• 2 medium sweet potatoes, peeled and cut into 1-inch chunks
  • 1 medium onion, chopped
  • 2 apples, peeled and diced
  • 1 tsp curry powder
  • ½ tsp turmeric powder
  • sea salt and black pepper, to taste
  • 1 large head Swiss chard (I used rainbow chard), sliced into ribbons
  • 2 cans full-fat coconut milk
  • 1 cup raw cashews
Instructions
  1. Heat coconut milk and sweet potatoes in a large soup pot over medium heat. Let cook for 5 mins.
  2. Add remaining ingredients, except cashews, and cook about 15 minutes, or until the sweet potatoes are cooked through.
  3. Ladle into bowls and sprinkle each bowl with a big fistful of cashews.
  4. Enjoy!

sweet potato apple & swiss chard stew

Paleo Chicken Pot Pie Soup

I bet you didn’t know that potatoes can relieve some inflammation in your joints are they are good for constipation…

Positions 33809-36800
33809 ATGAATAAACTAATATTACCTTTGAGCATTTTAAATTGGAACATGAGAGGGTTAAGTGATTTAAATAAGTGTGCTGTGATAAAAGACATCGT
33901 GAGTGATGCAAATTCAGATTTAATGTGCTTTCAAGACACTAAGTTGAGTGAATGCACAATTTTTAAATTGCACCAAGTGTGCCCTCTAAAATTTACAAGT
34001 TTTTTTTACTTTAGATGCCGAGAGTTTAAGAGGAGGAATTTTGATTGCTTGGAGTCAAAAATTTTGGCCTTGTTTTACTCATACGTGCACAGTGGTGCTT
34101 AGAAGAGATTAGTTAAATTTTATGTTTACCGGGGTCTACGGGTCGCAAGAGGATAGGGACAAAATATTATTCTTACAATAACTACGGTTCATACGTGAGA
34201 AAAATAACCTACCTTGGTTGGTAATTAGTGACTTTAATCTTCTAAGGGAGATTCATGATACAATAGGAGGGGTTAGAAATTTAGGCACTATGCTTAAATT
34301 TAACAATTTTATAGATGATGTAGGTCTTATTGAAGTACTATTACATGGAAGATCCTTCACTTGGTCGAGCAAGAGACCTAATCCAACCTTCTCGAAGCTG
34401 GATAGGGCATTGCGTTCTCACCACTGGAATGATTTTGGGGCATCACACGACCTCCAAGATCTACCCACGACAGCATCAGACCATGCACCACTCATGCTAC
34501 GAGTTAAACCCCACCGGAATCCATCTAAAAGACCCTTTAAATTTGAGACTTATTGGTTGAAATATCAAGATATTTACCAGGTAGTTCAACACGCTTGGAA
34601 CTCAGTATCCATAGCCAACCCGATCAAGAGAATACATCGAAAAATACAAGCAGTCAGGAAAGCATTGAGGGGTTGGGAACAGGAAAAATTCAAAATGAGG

paleo chicken pot pie soup

Everyone always assumes that I grew up in a foodie home. Ummmmmm… not so much. I can’t even begin to tell you the amount of frozen food I ate as a child. I remember frozen chicken pot pies. The ones that were tiny little frozen rocks with a thick crust and a gummy filling. As a kid, I think I must have thought they were good. But as an adult, I can’t even imagine eating one now. But a good pot pie… well, that’s a great thing. Enter this amazing paleo chicken pot pie soup.

I found the original recipe for this soup on a great blog called My Heart Beets. It’s a great recipe. I changed it up just a bit to make it a little more healing for Steve, who has a really obnoxious cold and cough that just keeps hanging on. But Ashley did an awesome job with this genius recipe.

We were on vacation in Mexico last week and it was so warm and beautiful. When we came home all I wanted was anti-Mexican food. I never thought I could have too much guacamole and too many margaritas, but it happened. So, this paleo chicken pot pie soup was just perfect!

This soup is creamy (but there’s no dairy) and rich and garlicky and healing. It’s just so comforting. And, it’s nothing like those frozen brick-like pot pies from my childhood.

This recipe is also super easy because it’s made with a rotisserie chicken. So, no excuses… come on, you’ve got to try it…